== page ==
But what exactly do you want them to do? If your DD is at a prep, then they really wouldn't add much, if anything. But as you talk about 'going to fork out' and you don't have support from your current school, I can see the attraction. Though it won't remove your angst (prep school parents get it too).

I suggest you start lurking on the London private schools admissions threads (if you're not already doing so). There's on for girls schools, and Alleyns/Emanuel are sometimes mentioned on the boys thread too.

The aim is to have one aspirational, some realistic, and one 'banker' (in inverted commas as it's become more competitive, I'm afraid in the last few years, as the number of children in London increases but school places don't keep up (also, some children who might have boarded in more buoyant times are heading for day schools).

You're doing the right thing on looking at schools now. Open days do all start to look the same if you do too many closely packed. You've got thinking time to decide which ones made a lasting good impression, and to go and see them again.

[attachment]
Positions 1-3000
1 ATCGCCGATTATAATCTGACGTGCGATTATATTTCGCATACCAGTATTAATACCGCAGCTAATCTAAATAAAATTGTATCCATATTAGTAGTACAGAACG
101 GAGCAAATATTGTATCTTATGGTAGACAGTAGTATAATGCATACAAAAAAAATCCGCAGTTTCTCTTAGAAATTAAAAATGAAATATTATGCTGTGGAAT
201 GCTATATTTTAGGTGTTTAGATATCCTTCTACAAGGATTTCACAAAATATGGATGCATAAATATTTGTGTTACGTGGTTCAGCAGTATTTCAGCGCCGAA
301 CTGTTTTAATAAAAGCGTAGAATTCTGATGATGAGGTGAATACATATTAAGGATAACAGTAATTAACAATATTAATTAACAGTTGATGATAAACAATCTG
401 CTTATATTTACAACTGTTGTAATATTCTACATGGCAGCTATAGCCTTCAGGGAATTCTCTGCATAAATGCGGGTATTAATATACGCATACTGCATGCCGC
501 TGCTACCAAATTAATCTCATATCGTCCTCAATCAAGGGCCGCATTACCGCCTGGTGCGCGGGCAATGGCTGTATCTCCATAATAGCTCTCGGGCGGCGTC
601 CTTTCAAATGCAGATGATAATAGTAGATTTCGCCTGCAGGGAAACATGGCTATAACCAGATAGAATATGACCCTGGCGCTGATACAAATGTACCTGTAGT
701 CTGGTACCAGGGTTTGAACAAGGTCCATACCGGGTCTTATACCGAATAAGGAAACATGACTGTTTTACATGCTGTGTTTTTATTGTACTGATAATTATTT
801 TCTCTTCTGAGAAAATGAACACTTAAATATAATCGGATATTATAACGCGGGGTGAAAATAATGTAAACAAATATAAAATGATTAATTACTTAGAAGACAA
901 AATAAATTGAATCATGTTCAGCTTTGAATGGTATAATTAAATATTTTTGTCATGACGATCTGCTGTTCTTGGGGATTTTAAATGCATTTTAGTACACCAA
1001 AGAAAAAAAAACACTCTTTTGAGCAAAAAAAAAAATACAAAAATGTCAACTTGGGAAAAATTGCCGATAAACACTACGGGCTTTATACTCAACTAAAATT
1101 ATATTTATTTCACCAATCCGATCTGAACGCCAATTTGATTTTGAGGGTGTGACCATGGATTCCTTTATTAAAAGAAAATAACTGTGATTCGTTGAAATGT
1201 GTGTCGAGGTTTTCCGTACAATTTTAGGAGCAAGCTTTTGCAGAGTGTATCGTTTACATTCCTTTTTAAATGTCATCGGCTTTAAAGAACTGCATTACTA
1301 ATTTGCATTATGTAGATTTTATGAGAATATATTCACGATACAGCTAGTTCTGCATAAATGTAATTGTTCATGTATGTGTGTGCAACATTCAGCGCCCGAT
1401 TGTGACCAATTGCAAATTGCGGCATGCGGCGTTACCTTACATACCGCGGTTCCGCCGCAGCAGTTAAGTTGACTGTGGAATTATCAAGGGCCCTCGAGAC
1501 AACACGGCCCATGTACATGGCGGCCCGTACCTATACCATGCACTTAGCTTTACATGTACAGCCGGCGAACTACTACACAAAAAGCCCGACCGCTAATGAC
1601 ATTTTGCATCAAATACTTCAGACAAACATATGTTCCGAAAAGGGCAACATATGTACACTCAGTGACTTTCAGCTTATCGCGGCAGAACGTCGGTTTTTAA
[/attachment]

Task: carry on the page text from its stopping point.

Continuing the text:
Think hard about the journey to the school for your DD, and what it's like during morning rush hour (especially if carrying lots of clobber). This doesn't necessarily mean closest, it might mean easier journey (getting on one of those weird bus routes that takes a while but takes you there might be easier than one where she has to change).

Look at schools in the same consortium too; one exam for more than one school has its attractions.

If Emanuel is likely to be on your list, chuck in a registration (you don't have to follow it up if you change your mind) because it guillotines its list when it reaches 600 and is doing so earlier each year (it was April 15 for Sept 16 11+ entry).

AnotherNewt Mon 09-Nov-15 14:02:24

www.mumsnet.com/Talk/secondary/2419877-Is-it-too-early-to-start-a-2016-girls-11-W-SW-London-thread

neuroticnicky Fri 13-Nov-15 11:22:29